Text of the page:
(Reporting by Timothy Gardner; editing by Diane Craft)

Cities dubbed immigrant ‘sanctuaries’ hit back on Trump funding threat

Immigrant supporters protest during the Los Angeles City Council ad hoc committee on immigration meeting in Los Angeles, California, U.S., March 30, 2017. REUTERS/Lucy Nicholson

By Mica Rosenberg and Jonathan Allen

NEW YORK (Reuters) – The Department of Justice is reviewing letters from 10 local jurisdictions that said they are in compliance with U.S. immigration law, to determine whether to cut federal funding, officials said Thursday, heating up a dispute between so-called sanctuary cities and President Donald Trump’s administration.

In April, the department had asked a handful of states and cities to document by June 30 their compliance with a statute that says local governments cannot prevent their employees from sharing information with U.S. immigration officials.

The Trump administration has said jurisdictions that do not fully cooperate are shielding “criminal illegal aliens,” and has promised to crack down on cities that do not comply. The sanctuary jurisdictions say they are following the law and do not want to spend local resources on immigration enforcement.

“It is not enough to assert compliance, the jurisdictions must actually be in compliance,” U.S. Attorney General Jeff Sessions said in a statement on Thursday. He said the 10 jurisdictions had written in with “alleged compliance information” and that the government would “examine these claims carefully.”

Sessions’ statement said “some of these jurisdictions have boldly asserted they will not comply with requests from federal immigration authorities.” If the government finds the cities are violating the statute, known as Section 1373, it could decide to cut federal funds.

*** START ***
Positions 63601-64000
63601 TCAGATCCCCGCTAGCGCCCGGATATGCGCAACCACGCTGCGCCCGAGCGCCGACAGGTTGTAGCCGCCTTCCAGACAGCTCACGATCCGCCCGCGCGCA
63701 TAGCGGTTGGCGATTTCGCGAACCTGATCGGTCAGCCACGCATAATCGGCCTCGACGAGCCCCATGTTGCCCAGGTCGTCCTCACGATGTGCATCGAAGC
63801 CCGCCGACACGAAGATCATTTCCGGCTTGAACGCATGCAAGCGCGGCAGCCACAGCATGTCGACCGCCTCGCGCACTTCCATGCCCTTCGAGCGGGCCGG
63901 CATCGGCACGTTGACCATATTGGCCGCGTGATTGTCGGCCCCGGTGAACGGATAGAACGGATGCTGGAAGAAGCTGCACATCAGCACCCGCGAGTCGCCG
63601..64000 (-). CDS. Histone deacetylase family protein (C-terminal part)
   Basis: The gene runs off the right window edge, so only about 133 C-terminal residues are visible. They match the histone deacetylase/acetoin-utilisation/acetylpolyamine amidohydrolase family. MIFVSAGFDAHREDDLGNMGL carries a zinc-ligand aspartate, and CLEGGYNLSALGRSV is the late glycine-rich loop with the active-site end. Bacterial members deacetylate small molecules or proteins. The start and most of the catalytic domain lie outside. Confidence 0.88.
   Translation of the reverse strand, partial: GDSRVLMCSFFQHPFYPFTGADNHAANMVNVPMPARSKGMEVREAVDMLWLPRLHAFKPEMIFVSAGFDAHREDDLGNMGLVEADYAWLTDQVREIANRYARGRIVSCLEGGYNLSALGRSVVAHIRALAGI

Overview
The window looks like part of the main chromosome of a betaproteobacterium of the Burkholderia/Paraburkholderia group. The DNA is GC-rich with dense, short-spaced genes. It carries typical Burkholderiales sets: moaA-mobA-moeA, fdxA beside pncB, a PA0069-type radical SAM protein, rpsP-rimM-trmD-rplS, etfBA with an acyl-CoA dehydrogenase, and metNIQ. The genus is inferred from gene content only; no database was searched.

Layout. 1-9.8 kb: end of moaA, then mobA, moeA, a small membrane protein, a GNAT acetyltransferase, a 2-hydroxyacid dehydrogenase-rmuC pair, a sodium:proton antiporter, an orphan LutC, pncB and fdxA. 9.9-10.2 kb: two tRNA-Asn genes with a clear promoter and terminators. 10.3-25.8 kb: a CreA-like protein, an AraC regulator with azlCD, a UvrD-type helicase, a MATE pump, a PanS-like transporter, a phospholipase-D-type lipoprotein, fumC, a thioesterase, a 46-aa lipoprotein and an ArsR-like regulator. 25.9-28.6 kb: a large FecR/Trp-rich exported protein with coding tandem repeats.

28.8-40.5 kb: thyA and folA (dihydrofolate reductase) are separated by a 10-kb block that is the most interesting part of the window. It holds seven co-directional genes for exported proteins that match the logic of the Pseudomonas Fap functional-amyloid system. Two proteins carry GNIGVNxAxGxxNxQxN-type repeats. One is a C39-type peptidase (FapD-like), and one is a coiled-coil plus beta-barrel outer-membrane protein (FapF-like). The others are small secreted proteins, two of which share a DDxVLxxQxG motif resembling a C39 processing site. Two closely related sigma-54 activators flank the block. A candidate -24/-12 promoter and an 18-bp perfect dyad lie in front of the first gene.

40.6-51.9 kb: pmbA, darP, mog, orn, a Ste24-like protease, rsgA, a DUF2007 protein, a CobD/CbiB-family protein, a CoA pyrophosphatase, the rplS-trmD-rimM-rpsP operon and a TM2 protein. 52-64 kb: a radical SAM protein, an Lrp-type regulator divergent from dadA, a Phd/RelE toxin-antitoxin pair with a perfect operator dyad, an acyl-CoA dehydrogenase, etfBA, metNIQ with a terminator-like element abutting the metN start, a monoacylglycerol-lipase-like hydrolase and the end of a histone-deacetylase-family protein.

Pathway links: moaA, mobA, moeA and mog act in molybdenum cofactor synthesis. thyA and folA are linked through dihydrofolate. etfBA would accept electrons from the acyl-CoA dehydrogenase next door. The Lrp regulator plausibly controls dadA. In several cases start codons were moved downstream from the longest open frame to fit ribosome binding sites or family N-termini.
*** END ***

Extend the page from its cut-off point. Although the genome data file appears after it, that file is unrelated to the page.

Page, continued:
In the letters seen by Reuters, the jurisdictions say they are following the law even though some do not honor all “detainer” requests sent by Immigration and Customs Enforcement (ICE.) A “detainer” asks local authorities to hold people in jail up to 48 hours beyond when they are set to be released so immigration officials can take them into custody.

Many of the letters noted that compliance with detainer requests is voluntary and is not required under the statute. The jurisdictions targeted are the states of California and Connecticut, Chicago and Cook County in Illinois, New Orleans, Philadelphia, Las Vegas, Miami, Milwaukee and New York.

At least one of the jurisdictions – Nevada’s Clark County, which is dominated by Las Vegas – has a long-standing formal agreement with ICE in which local police officers help with federal immigration enforcement.

New York City said it complies with detainer requests for people who have been convicted of certain “violent or serious” crimes, so long as the request is accompanied by a judicial warrant. Like other cities, New York said its priority is creating trust between immigrant communities and local police to encourage residents, even if they are living in the country illegally, to report crimes.